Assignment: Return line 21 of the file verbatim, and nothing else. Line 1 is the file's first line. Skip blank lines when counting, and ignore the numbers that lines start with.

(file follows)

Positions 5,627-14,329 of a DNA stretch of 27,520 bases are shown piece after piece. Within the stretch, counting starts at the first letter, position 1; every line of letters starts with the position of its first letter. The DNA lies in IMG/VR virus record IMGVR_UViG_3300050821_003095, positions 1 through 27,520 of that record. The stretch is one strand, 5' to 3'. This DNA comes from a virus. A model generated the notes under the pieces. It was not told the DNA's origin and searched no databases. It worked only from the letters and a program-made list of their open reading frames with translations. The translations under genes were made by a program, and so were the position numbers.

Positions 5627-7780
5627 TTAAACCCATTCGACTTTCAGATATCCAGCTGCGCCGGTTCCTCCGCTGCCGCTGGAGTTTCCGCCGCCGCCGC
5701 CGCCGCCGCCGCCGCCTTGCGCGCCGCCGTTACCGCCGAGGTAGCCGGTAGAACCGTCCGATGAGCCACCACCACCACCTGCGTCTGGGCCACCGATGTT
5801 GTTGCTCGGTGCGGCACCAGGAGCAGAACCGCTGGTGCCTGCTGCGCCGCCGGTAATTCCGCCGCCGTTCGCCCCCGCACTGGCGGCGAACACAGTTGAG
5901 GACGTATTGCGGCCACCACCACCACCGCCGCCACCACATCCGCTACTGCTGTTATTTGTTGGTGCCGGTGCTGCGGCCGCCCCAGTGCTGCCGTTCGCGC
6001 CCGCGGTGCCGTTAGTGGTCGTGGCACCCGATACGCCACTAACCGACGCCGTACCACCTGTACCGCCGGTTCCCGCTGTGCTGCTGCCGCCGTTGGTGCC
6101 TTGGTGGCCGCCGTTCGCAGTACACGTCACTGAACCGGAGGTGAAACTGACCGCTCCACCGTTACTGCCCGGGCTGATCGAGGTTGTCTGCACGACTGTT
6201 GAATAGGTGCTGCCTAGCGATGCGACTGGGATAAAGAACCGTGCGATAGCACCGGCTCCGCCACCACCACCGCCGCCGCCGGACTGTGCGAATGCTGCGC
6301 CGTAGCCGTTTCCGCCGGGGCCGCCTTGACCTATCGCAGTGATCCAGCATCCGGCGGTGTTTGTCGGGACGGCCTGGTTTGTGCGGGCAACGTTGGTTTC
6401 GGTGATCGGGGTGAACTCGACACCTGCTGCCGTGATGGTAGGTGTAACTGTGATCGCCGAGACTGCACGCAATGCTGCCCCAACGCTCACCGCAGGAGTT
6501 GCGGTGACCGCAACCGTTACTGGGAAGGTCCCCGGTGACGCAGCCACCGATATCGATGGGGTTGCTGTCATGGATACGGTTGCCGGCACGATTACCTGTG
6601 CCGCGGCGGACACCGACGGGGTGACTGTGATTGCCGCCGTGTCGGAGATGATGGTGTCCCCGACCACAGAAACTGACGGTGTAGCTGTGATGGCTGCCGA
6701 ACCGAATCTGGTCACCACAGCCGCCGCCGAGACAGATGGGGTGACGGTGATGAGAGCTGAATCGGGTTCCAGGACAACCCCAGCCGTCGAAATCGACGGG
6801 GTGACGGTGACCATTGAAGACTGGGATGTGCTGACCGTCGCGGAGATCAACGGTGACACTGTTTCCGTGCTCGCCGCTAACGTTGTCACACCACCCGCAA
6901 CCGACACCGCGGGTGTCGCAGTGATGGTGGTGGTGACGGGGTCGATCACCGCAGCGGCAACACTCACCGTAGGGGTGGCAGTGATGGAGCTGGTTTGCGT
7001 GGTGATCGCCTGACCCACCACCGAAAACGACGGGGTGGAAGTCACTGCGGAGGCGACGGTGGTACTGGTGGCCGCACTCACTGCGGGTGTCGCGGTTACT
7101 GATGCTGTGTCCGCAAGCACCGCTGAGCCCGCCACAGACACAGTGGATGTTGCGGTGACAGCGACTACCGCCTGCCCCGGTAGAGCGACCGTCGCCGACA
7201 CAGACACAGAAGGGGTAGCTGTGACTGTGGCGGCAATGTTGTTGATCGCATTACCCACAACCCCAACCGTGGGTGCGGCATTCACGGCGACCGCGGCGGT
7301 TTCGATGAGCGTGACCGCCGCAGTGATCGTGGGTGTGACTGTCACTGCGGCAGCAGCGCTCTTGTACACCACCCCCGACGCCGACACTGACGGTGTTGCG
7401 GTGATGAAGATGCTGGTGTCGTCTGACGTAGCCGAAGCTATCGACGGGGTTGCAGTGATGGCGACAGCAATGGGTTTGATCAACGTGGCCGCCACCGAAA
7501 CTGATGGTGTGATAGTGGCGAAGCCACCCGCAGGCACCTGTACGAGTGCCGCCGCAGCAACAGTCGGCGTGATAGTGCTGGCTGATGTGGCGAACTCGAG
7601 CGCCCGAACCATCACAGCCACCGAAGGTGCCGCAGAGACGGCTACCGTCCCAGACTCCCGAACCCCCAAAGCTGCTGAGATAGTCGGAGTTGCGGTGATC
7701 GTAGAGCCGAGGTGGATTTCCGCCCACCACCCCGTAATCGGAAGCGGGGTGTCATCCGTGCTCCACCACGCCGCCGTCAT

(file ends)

7401 GTGATGAAGATGCTGGTGTCGTCTGACGTAGCCGAAGCTATCGACGGGGTTGCAGTGATGGCGACAGCAATGGGTTTGATCAACGTGGCCGCCACCGAAA